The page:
I caught sight of some double breasted cormorants hanging out on a rock in the savage waters of the inappropriately named “Pacific” Ocean. I found the image to be rather striking and fascinating in some aesthetic way that I can’t fully explain.
So, I then took pictures of the double breasted cormorants perched there on the rock out in the raging sea.
I’m arrogantly proud of those pictures…oh so arrogant, and oh so proud! And here I show those pictures off in all my arrogance and haughty, Godless pride! Look upon the visual grandeur with me, and wonder and awe!
Awe and wonder, my friends! Awe and wonder at this savage, tender world! Ha!
I love rust. I can’t really explain why; I just do. My appreciation for the aesthetics of metallic aging is particularly strong in regards to old machinery.
Something about the pattern and gradation of rust on tractors, cars, and trains is beautiful and fascinating to me.
So, whenever I visit the Blue Heron French Cheese Company in Tillamook, Oregon, my interest in the aesthetics of rust is what drives me to leave behind the delicious wine and cheese and spend most my time photographing the old machinery that fills the grounds like art installatnions in a sculpture garden.
Old Machinery in the Yard
It’s kind of a no-brainer that the Blue Heron has great cheese and wine. What you may hear less about is the old machinery in the yard (there are animals to pet, too).
For the aesthetically minded person, though, those rusted relics are captivating and fascinating. Well, they are for me, anyway. Maybe it takes a weird sort of mind to find so much intrigue in such a thing; if so, then be it—this is a post for the select group of weirdos that enjoys rusted and old machinery.
The Blue Heron sits on a large piece of land with ample room to fit all kinds of decorative oddities, including the old tractors and buses I’ve alluded to.
If you’re the weird sort of person who also enjoys this kind of thing, then I highly recommend that you visit. Here are some pictures from my latest excursion:
Honestly, I’m not entirely happy with the quality of the shots I got, but that’s okay because it’ll just give me another excuse to go back and get more!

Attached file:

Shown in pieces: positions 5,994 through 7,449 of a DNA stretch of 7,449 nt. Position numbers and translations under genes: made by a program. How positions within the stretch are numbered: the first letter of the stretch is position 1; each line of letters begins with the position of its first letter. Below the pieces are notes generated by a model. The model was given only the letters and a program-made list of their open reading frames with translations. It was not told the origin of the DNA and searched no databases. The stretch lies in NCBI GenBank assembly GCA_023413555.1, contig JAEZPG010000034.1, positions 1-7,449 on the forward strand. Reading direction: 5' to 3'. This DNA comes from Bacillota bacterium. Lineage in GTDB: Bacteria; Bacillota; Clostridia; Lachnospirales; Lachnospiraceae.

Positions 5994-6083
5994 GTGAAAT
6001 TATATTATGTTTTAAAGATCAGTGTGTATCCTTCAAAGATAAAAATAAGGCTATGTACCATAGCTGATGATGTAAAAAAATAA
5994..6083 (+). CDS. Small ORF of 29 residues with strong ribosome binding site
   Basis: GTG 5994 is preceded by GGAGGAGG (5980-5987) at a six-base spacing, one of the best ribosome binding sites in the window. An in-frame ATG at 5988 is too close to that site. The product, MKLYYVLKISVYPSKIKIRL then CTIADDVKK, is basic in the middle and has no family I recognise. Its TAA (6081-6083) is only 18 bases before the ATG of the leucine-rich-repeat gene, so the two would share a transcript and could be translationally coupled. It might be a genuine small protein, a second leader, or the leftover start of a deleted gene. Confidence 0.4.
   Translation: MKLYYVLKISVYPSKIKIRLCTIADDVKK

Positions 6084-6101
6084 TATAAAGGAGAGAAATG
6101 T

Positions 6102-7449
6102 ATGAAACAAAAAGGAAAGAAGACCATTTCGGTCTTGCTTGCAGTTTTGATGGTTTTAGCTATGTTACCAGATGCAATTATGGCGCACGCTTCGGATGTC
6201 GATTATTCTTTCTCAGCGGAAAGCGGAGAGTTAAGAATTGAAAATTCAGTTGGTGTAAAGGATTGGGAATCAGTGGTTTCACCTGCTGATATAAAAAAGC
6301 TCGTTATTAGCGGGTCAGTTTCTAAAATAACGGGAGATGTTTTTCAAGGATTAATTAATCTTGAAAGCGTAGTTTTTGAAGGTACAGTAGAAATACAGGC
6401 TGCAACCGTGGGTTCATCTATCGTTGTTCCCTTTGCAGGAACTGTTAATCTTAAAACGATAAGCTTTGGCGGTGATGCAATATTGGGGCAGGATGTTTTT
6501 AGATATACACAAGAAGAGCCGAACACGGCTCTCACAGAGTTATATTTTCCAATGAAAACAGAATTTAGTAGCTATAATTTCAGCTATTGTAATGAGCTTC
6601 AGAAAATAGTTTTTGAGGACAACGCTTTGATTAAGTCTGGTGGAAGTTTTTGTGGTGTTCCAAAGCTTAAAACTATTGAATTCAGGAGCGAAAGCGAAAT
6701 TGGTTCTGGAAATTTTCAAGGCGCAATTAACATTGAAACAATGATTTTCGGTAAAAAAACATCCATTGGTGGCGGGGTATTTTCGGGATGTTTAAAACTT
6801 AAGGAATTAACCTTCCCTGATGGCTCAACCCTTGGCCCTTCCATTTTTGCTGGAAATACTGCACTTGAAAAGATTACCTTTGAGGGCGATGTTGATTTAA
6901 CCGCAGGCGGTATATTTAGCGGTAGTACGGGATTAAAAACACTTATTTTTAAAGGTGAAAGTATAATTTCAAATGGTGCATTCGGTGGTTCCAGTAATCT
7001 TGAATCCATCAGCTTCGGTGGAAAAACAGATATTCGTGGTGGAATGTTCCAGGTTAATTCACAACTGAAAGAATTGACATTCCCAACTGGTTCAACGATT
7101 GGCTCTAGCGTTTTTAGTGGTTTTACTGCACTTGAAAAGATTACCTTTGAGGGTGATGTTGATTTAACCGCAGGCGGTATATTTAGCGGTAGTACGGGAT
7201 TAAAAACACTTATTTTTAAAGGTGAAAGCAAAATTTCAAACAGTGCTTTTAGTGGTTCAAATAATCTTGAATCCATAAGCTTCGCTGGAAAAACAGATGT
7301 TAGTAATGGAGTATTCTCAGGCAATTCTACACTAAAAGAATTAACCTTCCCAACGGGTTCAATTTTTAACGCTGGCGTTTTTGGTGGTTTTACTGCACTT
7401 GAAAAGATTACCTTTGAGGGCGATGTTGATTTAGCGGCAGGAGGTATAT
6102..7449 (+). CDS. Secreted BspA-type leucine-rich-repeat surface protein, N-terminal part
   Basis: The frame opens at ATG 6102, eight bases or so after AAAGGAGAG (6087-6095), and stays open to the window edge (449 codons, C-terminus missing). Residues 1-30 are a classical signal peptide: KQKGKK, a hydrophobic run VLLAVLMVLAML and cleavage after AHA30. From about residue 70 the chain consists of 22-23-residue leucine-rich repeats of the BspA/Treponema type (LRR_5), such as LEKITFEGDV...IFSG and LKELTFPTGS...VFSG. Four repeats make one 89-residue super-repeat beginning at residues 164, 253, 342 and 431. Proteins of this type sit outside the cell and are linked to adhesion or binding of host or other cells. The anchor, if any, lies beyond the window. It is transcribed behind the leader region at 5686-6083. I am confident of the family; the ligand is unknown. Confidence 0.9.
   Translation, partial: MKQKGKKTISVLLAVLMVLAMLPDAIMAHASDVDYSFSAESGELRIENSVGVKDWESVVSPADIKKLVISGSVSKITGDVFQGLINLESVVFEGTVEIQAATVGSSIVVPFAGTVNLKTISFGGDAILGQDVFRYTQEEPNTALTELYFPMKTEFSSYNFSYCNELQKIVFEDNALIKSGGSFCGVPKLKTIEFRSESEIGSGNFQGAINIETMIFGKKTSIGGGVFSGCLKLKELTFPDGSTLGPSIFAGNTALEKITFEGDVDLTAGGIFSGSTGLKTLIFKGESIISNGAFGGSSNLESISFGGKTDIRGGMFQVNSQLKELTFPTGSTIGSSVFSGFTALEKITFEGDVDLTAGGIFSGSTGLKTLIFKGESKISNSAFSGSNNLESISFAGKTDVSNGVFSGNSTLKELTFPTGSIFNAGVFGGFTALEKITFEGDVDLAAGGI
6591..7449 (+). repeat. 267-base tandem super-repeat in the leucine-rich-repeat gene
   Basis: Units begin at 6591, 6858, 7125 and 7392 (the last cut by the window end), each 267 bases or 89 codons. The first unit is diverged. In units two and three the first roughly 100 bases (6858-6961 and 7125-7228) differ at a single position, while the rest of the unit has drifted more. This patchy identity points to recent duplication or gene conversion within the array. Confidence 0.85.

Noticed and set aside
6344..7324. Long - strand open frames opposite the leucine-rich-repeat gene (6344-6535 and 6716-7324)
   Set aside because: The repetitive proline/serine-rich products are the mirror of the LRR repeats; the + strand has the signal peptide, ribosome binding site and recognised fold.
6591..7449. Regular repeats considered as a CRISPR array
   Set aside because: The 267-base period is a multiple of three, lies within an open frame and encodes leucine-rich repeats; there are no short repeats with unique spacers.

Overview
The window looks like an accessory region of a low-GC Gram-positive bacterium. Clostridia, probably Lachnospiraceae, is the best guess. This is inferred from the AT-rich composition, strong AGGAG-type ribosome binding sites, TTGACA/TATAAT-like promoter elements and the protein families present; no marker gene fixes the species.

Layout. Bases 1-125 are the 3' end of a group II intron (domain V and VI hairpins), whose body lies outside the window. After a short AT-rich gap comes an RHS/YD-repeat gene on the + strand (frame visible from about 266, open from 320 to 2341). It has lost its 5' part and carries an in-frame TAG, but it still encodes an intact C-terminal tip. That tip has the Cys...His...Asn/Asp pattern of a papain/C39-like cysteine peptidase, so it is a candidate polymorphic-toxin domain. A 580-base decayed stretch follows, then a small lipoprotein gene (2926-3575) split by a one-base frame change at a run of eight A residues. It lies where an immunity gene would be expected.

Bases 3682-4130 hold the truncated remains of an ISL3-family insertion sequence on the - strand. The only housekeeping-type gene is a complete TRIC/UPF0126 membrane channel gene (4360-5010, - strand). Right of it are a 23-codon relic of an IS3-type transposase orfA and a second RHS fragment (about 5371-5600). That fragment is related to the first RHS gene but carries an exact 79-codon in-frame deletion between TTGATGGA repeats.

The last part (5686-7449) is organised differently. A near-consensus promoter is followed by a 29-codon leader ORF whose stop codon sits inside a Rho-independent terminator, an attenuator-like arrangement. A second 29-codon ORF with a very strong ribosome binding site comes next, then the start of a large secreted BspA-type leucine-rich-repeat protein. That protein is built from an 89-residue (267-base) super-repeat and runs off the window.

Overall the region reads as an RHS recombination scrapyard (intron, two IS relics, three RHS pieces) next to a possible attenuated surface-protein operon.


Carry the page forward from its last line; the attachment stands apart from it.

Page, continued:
A couple months ago, a friend asked me if I had any tips regarding Lake Quinault birding. I had no answer for her, so I decided to find someone who did.
My gumshoeing eventually led me to Mary O’Neil, secretary of the Grays Harbor Audubon Society. After graciously agreeing to talk with me about Lake Quinault birding, O’Neil gave me more information than I’d hoped for in my wildest dreams. My intention was to deliver an informative Lake Quinault birding guide, and I believe O’Neil helped me accomplish that.
O’Neil was introduced to birding by her sisters. Her passion for the hobby eventually led her to be an interpretive program worker at the Lake Quinault Lodge, a job she’s still doing today.
Though O’Neil vehemently insists that she’s no expert, I find it hard to believe there’s anyone else in the world who knows more about Lake Quinault birding than she does.
O’Neil also happens to be a good-humored conversationalist and a pleasure to talk to, and I look forward to someday getting a personal Lake Quinault birding tour from her. So, without further ado, here is my conversation with Mary O’Neil.
Lake Quinault Birding: A Conversation with the National Audubon Society’s Mary O’Neil
Northwest Nomad: What are some of the more common birds people can expect to see around the Lake Quinault Lodge area?
O’Neil: Steller’s jays are the dominant bird there. They raid the feeders constantly. We have the song sparrow. At the moment we have this dysfunctional song sparrow who thinks he’s competing with a bird in the lobby window.